The vexed question of the privatisation of the British prison service has again come to the fore following the death of Peter Austin at Brentford magistrates’ court on 29 January.
Disturbing evidence emerged at the inquest held in July, where the verdict was accidental death aggravated by lack of care by the guards.
Securicor staff (employed to guard prisoners in courts for five years) left Peter hanging by his T-shirt from the light fitting for five to ten minutes as they discussed whether he was faking his death or trying to kill himself for real. Their excuses included the stereotypes that have now become so familiar in other black death cases: they were afraid he would be unpredictable, he might be violent, he might be feigning and getting ready to attack. After he had been cut down, a bail hearing went ahead outside his cell as he lay slumped on the floor inside.
Securicor is one of four private companies with a Home Office contract to escort prisoners from jails and police stations to court and to look after them during detention in cells. Securicor’s training course for its officers, which covers legal issues, prison management, security supervision and first aid, is supposed to bring its staff to the same standard as prison officers.
Lack of professionalism and humanity
It emerged at the inquest that the seven custody staff, who had had only three hours’ training on how to recognise and provide support to suicidal detainees, ignored all the signs that Peter showed. Despite the fact that he had tried to cut his wrists with a plastic fork at Chiswick police station, had seen a police doctor three times, that accompanying documents stressed he was mentally ill, that he had told officers he was hearing voices and had then smeared his cell with excrement, Peter was not placed on a special watch, as recommended forpotential suicides. Nor was medical help sought for him; he was not, the Securicor staff decided, physically ill.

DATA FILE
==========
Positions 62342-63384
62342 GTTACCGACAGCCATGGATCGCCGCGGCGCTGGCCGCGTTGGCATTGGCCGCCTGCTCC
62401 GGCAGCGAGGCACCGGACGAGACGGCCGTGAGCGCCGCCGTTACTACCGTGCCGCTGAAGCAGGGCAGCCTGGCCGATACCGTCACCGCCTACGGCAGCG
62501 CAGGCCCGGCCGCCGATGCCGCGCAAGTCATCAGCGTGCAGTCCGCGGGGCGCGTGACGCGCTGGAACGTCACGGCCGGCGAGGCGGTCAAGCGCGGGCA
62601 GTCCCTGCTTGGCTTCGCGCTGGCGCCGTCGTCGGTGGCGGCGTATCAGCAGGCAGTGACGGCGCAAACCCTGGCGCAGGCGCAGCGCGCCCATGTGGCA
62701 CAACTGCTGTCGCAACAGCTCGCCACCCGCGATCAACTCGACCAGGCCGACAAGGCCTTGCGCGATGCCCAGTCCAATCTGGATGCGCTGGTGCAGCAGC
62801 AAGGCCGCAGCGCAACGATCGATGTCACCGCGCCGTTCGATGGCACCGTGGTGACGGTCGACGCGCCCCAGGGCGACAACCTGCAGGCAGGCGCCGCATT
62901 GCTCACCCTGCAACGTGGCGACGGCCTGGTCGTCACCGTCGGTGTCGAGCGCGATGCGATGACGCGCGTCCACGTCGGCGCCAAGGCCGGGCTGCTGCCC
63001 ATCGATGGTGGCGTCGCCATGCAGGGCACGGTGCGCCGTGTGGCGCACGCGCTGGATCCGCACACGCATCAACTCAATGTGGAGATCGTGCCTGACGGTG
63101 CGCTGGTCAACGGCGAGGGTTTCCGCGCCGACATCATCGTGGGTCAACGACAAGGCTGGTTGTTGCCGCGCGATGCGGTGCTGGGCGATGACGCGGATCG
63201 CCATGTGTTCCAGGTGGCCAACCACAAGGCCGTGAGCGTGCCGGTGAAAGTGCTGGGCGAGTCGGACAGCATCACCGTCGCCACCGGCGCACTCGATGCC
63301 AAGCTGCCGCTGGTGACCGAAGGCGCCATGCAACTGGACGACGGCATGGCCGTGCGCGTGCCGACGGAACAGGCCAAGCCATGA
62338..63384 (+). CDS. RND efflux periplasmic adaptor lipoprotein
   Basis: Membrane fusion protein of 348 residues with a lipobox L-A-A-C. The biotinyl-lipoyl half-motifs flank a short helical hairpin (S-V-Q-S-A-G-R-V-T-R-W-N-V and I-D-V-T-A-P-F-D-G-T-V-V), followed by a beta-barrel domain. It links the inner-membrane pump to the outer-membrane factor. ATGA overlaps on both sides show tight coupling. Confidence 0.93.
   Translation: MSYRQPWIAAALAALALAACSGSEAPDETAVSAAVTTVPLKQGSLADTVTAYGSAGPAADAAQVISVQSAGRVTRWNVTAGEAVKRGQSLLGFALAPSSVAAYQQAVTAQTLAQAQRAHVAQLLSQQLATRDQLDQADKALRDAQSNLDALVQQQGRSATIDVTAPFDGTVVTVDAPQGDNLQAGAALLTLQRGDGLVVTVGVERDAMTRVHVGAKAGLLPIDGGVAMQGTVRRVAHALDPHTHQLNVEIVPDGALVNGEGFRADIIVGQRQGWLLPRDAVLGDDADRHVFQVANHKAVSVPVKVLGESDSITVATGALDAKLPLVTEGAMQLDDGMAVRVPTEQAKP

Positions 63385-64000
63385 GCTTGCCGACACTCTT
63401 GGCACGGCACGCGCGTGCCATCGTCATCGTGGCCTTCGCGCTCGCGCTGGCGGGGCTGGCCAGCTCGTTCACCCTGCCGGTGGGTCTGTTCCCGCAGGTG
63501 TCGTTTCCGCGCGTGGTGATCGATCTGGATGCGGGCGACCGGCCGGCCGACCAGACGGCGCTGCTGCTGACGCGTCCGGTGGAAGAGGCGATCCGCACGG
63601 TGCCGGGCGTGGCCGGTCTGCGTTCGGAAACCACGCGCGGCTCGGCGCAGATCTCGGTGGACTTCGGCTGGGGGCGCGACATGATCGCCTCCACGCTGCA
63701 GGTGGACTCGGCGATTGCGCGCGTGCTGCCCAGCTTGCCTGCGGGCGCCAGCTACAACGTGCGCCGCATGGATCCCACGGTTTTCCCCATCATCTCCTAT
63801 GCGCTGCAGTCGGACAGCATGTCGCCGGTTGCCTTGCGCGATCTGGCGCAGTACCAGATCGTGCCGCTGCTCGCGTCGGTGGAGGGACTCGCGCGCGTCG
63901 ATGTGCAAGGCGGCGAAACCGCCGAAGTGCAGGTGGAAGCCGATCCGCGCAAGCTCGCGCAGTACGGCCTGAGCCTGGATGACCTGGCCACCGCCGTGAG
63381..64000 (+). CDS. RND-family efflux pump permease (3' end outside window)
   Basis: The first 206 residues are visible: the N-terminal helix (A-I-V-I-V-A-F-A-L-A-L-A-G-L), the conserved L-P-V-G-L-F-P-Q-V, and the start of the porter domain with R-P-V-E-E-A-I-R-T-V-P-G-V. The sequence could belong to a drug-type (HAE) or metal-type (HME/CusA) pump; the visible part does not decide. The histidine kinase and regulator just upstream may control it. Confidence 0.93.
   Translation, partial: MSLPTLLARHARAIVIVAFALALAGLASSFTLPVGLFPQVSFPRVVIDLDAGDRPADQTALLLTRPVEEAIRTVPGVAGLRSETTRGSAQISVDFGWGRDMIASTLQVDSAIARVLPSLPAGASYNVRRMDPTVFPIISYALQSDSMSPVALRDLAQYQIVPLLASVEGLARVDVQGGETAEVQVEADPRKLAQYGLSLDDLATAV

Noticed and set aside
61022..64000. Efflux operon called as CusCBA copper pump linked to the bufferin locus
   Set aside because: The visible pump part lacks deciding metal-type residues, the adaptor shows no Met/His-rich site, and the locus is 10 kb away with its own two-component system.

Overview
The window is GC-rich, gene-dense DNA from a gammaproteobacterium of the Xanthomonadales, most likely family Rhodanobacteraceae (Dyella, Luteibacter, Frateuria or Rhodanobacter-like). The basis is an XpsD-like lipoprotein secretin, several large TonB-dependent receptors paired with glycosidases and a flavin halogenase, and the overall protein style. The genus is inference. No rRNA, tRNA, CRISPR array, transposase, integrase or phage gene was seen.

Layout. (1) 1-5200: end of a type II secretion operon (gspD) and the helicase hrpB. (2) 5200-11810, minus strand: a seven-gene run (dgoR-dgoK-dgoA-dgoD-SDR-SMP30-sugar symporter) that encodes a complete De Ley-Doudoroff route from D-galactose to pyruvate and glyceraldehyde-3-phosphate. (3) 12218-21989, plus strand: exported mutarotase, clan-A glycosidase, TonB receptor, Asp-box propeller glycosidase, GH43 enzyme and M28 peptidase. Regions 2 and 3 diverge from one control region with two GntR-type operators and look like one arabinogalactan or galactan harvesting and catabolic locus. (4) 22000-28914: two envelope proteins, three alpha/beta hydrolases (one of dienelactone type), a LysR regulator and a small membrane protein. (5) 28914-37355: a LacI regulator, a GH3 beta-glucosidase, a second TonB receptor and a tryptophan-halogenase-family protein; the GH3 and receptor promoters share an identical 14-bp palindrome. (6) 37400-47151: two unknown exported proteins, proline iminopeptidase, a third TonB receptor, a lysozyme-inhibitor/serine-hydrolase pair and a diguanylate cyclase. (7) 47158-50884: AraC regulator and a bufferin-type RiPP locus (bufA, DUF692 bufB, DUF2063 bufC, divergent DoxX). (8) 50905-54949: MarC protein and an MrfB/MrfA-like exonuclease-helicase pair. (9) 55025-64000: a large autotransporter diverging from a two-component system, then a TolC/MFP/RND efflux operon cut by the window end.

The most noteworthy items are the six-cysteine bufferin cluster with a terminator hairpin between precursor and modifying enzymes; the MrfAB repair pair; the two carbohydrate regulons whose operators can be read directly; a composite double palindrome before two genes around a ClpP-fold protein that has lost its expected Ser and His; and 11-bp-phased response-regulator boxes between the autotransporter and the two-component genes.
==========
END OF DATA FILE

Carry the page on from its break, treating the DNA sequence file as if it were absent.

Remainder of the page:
The organisation Inquest, which has been helping the family of Peter Austin, is appalled at what happened. They have called the Securicor staff training in first aid and suicide prevention grossly inadequate. ‘Staff displayed a complete lack of professionalism and humanity’, said an Inquest spokesperson.
Who monitors Securicor?
The death has also brought to light the fact that the panel of lay observers to London courts, appointed to look at the conditions in which prisoners are kept and transported, was specifically told in June 1994 that the members were not to comment on matters relating to Securicor as these were ‘contractual’ and therefore ‘commercially confidential’ between the Home Office and the company. According to a letter published in the Independent from one lay observer who resigned in disgust in 1996 : ‘Almost from the outset, we were limited in what we were permitted to comment on; matters relating to Securicor staff or the physical conditions in which prisoners were held, we were told, were beyond our remit, thereby rendering us virtually impotent.’
This is the second time that a black man has died whilst in the ‘care’ of a private security firm. In June 1990 Kimpua Nsimba’s body was found in Harmondsworth detention centre 20 hours after he had hanged himself. It emerged then that Group 4 had no training in suicide prevention. The coroner at Austin’s inquest was obviously concerned about levels of training too. And the Prison Service has since said that it will review the suicide training of its private companies. The Prison Service also took the unusual step of immediately suspending the seven Securicor staff involved in the death.